Sweden's culture minister Marita Ulvskog has announced that a new film ratings system could be introduced in Sweden, based on a report which she recently commissioned from the Swedish Council on Media Violence.

Sweden's current censorship debate started at the end of last year with the release of teen horror spoof Scary Movie. The State Board of Film Classification, Statens Biografbyra, initially granted the film a 15 certificate, but when distributor Columbia TriStar appealed the decision, the certificate was changed to 11.

The decision to lower Scary Movie's rating caused a public outcry, particularly as it meant that children younger than 11, but accompanied by an adult, could view the film.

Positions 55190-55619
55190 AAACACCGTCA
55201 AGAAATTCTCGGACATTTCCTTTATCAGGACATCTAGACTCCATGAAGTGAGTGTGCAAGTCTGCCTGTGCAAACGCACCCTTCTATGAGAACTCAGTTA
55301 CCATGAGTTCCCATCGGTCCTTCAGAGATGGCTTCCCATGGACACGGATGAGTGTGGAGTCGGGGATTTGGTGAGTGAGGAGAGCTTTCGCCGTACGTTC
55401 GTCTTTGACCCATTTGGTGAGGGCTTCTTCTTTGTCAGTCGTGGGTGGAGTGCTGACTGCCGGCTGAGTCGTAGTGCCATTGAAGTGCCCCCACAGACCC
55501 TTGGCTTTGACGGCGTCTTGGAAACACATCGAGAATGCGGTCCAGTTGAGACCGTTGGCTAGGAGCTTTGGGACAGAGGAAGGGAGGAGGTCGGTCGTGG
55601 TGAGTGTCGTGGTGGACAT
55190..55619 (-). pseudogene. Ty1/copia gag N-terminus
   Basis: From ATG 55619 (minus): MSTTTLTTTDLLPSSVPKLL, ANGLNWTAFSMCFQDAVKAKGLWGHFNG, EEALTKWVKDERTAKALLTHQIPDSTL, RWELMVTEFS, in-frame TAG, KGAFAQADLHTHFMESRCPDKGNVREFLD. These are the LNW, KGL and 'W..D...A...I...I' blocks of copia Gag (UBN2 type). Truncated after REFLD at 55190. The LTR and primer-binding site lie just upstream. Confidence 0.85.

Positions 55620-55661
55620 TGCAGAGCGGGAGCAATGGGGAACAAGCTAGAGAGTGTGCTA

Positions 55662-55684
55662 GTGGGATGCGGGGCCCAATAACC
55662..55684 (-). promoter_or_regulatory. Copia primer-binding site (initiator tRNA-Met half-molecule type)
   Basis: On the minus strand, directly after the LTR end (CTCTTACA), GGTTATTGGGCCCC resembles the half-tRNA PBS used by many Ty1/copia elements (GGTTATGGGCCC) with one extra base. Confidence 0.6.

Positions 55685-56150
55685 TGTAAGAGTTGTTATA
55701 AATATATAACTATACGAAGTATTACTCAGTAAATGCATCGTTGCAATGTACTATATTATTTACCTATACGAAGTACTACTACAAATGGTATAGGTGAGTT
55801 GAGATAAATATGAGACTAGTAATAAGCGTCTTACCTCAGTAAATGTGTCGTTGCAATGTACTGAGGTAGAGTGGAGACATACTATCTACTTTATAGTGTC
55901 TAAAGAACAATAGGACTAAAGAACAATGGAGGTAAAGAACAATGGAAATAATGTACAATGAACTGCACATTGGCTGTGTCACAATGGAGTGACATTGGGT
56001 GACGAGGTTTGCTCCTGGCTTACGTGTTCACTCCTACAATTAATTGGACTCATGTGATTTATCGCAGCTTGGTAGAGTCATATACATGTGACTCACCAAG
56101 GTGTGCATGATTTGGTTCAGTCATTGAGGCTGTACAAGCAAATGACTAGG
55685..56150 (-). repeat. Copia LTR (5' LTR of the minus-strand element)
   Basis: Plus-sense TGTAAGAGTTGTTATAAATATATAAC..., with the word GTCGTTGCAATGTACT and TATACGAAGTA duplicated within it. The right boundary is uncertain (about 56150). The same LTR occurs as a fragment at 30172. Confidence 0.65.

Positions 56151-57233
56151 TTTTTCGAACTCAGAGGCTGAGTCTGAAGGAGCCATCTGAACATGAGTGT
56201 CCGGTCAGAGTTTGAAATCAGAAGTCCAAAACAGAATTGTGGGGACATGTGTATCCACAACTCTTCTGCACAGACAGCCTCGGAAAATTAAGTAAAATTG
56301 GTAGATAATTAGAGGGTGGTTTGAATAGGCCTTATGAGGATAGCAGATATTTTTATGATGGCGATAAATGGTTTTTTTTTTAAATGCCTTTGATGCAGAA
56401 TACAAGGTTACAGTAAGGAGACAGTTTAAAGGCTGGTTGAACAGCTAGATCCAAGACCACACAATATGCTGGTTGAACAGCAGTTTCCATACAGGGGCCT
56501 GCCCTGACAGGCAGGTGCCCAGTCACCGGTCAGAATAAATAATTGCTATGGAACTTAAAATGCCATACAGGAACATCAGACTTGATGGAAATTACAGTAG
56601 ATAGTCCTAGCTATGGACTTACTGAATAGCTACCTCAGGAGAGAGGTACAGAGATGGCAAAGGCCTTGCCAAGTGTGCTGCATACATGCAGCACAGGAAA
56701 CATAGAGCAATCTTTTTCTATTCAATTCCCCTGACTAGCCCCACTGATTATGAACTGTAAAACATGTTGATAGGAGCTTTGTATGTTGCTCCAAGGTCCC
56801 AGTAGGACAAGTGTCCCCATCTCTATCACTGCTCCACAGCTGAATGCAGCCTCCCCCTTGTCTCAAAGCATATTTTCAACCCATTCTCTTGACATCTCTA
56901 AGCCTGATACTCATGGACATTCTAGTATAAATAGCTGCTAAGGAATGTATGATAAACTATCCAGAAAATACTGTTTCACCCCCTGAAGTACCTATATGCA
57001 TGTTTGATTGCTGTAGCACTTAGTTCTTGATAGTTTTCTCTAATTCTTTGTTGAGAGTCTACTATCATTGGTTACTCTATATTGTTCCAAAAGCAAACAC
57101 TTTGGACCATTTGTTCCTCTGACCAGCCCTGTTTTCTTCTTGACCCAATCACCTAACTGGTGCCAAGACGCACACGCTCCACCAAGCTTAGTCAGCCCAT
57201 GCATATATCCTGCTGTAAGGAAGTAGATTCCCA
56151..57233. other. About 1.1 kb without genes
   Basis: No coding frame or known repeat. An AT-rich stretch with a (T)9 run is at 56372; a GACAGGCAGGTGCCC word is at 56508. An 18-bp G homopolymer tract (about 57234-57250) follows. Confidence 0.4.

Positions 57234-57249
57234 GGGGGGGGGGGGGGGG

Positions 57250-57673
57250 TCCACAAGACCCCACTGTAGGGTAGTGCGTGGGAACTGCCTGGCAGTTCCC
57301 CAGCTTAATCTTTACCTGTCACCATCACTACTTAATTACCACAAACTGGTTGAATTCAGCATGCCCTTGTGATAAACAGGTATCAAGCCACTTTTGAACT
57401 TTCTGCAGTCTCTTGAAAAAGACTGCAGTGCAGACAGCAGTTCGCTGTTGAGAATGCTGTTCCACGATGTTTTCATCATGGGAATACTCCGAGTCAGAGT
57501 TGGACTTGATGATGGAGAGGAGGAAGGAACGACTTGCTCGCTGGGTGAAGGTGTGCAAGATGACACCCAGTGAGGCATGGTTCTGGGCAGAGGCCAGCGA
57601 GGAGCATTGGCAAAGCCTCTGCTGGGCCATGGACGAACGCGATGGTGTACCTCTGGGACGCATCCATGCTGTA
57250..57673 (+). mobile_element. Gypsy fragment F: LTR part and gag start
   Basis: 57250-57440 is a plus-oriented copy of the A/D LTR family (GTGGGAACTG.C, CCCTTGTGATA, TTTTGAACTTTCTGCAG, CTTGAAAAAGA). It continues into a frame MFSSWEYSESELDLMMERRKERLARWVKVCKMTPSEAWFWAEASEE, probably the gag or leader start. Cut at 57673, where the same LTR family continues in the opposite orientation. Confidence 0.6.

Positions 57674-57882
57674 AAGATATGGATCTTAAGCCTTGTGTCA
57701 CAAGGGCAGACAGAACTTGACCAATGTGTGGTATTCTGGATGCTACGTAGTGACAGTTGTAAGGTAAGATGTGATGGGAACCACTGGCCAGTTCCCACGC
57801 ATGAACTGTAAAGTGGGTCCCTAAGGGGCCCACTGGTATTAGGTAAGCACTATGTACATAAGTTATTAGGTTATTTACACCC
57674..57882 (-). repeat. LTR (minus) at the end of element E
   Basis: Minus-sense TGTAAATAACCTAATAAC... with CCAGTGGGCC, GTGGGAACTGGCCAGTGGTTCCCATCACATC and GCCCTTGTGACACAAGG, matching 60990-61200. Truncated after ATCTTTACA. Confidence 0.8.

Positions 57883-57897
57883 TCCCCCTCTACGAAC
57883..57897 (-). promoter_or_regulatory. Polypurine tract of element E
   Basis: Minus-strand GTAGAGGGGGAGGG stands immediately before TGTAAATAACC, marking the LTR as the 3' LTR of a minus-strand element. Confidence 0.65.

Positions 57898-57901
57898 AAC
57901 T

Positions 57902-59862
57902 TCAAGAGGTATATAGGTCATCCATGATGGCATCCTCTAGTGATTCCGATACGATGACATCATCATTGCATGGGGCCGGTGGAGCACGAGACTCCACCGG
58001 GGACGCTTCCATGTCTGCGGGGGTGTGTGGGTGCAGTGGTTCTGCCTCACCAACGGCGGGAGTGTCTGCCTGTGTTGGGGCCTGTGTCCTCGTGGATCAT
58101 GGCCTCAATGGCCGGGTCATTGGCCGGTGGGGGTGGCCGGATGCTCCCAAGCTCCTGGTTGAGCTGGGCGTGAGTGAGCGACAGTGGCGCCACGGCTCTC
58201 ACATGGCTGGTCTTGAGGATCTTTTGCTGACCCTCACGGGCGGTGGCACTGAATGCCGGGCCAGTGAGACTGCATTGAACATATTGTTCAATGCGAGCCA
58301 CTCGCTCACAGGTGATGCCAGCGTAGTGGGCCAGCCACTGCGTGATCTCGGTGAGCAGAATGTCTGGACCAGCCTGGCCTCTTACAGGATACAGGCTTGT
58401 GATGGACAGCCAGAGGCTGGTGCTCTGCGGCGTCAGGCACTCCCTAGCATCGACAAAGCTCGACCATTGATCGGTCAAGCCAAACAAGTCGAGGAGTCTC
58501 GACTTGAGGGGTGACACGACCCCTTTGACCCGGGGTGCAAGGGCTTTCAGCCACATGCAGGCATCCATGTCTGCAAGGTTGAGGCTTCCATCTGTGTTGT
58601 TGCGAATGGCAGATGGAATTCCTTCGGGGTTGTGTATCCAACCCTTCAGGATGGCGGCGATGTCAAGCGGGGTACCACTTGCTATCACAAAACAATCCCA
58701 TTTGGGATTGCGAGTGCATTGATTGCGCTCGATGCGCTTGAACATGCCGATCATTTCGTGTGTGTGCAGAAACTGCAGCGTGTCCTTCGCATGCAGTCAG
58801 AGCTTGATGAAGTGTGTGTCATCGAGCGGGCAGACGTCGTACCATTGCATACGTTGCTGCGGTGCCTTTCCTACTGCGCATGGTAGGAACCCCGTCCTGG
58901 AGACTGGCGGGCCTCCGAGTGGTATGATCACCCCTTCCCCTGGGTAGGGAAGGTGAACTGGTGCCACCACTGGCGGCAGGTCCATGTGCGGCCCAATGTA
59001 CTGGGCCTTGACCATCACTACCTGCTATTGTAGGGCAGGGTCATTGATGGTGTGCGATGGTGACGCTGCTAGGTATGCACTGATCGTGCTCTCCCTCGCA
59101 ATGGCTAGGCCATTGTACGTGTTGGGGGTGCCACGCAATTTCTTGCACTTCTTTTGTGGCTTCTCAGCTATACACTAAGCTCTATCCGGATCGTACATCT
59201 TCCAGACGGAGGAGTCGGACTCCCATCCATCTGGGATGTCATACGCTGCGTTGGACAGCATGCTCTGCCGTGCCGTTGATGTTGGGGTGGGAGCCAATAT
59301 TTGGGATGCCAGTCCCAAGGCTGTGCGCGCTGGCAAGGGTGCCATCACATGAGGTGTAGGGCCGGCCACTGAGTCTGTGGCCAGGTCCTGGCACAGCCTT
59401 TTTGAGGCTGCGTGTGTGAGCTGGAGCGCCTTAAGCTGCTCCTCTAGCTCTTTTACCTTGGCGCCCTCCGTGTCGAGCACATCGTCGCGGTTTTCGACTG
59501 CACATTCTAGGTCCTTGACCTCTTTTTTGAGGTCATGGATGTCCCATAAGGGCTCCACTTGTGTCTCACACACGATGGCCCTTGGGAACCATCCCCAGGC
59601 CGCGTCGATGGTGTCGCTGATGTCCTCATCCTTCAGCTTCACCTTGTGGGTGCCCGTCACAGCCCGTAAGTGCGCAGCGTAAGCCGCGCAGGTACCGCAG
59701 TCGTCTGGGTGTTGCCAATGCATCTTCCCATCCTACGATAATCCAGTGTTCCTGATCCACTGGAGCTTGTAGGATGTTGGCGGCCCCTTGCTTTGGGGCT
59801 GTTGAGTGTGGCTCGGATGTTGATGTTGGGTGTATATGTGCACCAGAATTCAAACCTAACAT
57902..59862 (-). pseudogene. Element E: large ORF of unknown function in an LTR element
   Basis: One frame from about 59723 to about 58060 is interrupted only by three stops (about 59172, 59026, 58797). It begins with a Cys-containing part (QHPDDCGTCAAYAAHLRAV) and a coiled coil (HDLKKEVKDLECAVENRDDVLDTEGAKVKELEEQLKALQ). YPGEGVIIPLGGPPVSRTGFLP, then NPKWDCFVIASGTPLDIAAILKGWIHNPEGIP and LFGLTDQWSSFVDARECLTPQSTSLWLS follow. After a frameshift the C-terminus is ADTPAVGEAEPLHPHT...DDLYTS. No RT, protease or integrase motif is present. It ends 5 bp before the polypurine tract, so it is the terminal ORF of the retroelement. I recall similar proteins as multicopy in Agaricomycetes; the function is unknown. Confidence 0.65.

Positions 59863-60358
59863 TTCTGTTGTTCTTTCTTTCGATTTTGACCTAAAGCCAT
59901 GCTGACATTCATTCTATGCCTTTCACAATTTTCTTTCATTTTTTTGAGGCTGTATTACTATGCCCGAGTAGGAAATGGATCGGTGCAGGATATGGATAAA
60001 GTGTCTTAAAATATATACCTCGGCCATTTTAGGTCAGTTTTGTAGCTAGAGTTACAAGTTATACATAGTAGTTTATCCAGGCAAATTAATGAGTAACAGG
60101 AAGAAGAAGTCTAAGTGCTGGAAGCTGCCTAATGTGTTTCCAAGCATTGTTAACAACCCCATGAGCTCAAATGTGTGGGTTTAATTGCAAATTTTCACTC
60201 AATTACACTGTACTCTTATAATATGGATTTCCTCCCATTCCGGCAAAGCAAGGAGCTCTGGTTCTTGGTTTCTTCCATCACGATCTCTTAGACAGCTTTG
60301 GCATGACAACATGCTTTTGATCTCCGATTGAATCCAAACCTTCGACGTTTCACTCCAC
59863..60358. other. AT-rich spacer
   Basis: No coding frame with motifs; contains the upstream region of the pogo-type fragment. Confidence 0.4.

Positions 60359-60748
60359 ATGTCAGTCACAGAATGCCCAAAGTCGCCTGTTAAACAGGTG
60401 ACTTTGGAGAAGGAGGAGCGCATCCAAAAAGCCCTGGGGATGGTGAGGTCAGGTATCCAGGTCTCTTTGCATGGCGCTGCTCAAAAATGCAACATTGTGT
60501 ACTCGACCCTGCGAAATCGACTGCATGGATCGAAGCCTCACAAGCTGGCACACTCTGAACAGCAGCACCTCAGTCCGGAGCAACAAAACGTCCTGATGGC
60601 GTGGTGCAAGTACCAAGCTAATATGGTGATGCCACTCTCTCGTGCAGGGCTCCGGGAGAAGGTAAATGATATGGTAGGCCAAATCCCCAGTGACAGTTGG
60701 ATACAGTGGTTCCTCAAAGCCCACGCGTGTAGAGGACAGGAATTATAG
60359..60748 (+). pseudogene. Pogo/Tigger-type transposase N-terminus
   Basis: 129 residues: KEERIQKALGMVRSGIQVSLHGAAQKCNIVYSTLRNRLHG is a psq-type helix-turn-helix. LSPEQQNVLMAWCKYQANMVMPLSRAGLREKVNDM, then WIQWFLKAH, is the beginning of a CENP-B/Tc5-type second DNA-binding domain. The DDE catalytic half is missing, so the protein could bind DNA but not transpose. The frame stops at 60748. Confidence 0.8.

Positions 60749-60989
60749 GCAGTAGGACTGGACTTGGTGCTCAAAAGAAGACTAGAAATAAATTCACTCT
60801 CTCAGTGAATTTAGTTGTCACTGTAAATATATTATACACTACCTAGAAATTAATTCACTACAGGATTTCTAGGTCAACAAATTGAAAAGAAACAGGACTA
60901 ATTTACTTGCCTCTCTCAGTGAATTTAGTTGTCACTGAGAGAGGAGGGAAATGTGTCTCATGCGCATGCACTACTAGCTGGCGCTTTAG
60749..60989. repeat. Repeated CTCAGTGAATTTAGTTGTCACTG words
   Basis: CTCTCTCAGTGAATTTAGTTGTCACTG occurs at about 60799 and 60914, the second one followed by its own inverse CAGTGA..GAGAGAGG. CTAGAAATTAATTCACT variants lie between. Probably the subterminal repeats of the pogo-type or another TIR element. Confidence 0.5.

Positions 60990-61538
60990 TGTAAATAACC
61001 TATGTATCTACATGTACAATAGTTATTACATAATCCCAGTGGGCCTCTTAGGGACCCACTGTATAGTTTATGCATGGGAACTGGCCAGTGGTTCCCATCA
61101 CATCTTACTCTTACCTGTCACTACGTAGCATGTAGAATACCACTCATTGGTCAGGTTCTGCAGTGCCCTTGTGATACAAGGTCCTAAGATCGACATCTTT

Statens Biografbyra rates all theatrical films and videos that are to be shown in public, and has the power to request cuts or even ban a film from public screening. Sweden currently has four classifications: "Permitted for children" and minimum age 7, 11 and 15. However, younger children can attend a film if accompanied by an adult.

Ulvskog has supported parents' complaints, and has commissioned a detailed study from the Council on Media Violence into whether current policy adequately protects children. The Council, founded as a watchdog by the Swedish Parliament in 1990, is due to report the culture ministry in the next few months.